What is memoir but writing about “things that happened, which caused other things to happen,” as Lois Lowry puts it in her introduction to Looking Back: A Book of Memories? The twice-awarded Newbery winner (for Number the Stars and The Giver) is beloved by two generations of readers, and will doubtless continue to enchant future ones. Her books range from silly to sorrowful, but her readers inevitably come away with a little piece of her heart—and leave a little piece of theirs.
Looking Back is for readers young and old, veteran and new, who could imagine themselves as the irrepressible Anastasia Krupnik or as brave Annemarie Johansen in Number the Stars. It’s also for kids who wonder how to start their own stories, who have asked Lowry, “How do you get ideas?” In this book, she’s tried to answer that question. “Stories don’t just appear out of nowhere. They need a ball that starts to roll. Here are some of the balls—ping!—at the moment when they start their trip down that complicated passageway that is called life but that also, magically, becomes fiction along the way.”
Q | How and why did you decide to write this memoir?
A | Back in 1995 I read a book called Love, Loss, and What I Wore, by Ilene Beckerman. It was an odd but charming little book with cartoony illustrations, recalling her life through the lens of the clothes she wore. I started thinking along those lines. My book doesn’t resemble the Beckerman book at all. But it does, I think, capture the past through small memories in the same way.
Q | For some of the photos (of your mother, of you at a young age), you have to imagine what the subject is thinking. Is this a good technique for anyone trying to write a memoir?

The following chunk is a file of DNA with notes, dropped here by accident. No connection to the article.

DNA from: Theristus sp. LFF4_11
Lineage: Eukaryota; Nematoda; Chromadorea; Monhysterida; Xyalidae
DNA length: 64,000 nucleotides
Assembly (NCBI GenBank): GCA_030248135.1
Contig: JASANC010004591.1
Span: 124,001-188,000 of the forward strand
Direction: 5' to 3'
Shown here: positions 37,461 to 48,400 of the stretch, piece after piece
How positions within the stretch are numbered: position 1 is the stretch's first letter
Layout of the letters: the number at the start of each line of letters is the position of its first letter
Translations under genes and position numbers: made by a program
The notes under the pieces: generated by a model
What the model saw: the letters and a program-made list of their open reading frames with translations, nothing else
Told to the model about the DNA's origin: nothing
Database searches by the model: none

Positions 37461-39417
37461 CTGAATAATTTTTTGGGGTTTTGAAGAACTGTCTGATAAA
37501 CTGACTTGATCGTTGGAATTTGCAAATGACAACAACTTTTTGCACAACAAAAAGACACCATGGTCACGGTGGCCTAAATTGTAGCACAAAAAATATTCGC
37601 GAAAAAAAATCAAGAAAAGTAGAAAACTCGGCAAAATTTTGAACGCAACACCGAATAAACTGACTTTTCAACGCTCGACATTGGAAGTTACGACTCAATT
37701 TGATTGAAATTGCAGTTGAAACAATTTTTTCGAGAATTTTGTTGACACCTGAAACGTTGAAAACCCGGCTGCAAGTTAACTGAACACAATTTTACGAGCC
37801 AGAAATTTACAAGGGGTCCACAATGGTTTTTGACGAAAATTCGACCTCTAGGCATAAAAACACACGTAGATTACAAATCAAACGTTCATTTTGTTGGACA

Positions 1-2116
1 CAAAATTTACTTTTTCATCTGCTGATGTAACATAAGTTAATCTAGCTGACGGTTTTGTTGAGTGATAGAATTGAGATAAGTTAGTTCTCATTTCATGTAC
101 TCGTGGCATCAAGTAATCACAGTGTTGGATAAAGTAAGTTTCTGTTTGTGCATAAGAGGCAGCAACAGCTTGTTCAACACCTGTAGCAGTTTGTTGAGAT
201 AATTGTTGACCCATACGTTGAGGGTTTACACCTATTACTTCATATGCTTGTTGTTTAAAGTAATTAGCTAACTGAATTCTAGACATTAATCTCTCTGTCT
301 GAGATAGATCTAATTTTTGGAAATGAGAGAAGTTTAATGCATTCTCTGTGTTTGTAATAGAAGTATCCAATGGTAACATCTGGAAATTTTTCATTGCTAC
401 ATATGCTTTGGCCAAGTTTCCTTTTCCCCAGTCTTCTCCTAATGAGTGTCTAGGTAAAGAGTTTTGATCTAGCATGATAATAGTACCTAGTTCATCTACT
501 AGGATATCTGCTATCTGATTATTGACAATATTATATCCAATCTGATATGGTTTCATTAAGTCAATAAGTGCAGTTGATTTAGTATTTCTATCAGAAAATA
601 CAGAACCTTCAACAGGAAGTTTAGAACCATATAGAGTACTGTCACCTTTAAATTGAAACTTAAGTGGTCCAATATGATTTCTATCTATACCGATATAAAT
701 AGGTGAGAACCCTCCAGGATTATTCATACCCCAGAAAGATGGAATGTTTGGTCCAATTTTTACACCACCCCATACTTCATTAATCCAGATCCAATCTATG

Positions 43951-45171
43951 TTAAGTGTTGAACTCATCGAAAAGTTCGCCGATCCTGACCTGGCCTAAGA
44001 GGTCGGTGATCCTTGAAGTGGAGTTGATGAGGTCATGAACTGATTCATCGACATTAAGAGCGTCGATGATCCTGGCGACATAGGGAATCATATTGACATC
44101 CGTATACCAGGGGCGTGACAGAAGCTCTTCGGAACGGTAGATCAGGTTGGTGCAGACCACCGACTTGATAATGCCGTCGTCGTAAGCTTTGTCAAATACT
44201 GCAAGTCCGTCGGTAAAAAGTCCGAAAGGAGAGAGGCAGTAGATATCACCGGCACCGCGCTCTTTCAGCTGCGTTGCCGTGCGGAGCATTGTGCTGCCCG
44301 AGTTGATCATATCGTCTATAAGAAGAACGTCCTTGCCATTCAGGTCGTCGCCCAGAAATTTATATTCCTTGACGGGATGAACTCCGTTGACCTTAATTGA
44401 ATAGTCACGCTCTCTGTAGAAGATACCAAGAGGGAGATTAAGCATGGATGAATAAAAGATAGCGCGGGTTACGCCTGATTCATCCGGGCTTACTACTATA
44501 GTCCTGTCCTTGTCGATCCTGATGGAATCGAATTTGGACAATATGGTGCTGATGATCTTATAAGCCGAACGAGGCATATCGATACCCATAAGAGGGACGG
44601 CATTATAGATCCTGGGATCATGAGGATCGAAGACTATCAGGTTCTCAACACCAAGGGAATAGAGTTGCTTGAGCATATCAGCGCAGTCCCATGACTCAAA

A | Amazingly, I can recall with detail the circumstances and my feelings about the situation at any given time—at 5, or 12, or 17. The early photos are, of course, black and white, but my memory brings the colors back—the horrible bathing suit, for example, shown on the jacket of the book. It was royal blue dots on an oddly shiny off-white. With the awareness of the colors comes the memory of the day and the feelings: the moldy smell of the log cabin dressing room at that lake and my love of the lake itself, my happiness at the summer days we spent there.
You are correct that I could only imagine the thoughts and feelings of others, like my mom—but that is, after all, the job of a writer: to create those imagined emotions. For many kids, it would be a very creative and meaningful assignment—the imagining of feelings and circumstances, based on a facial expression, a posture, a photo that perhaps hints at a relationship.
Q | How did you come up with the idea of starting each chapter with a quote from one of your books and then weaving stories of your life into it?
A | While looking through collections of old photographs, I realized how many things I had written reflected events in my life. Of course, written as fiction, they were not accurate representations of events, but the quoted passages caused things to surface for me, and I could see the connection that my writing has always had to my life.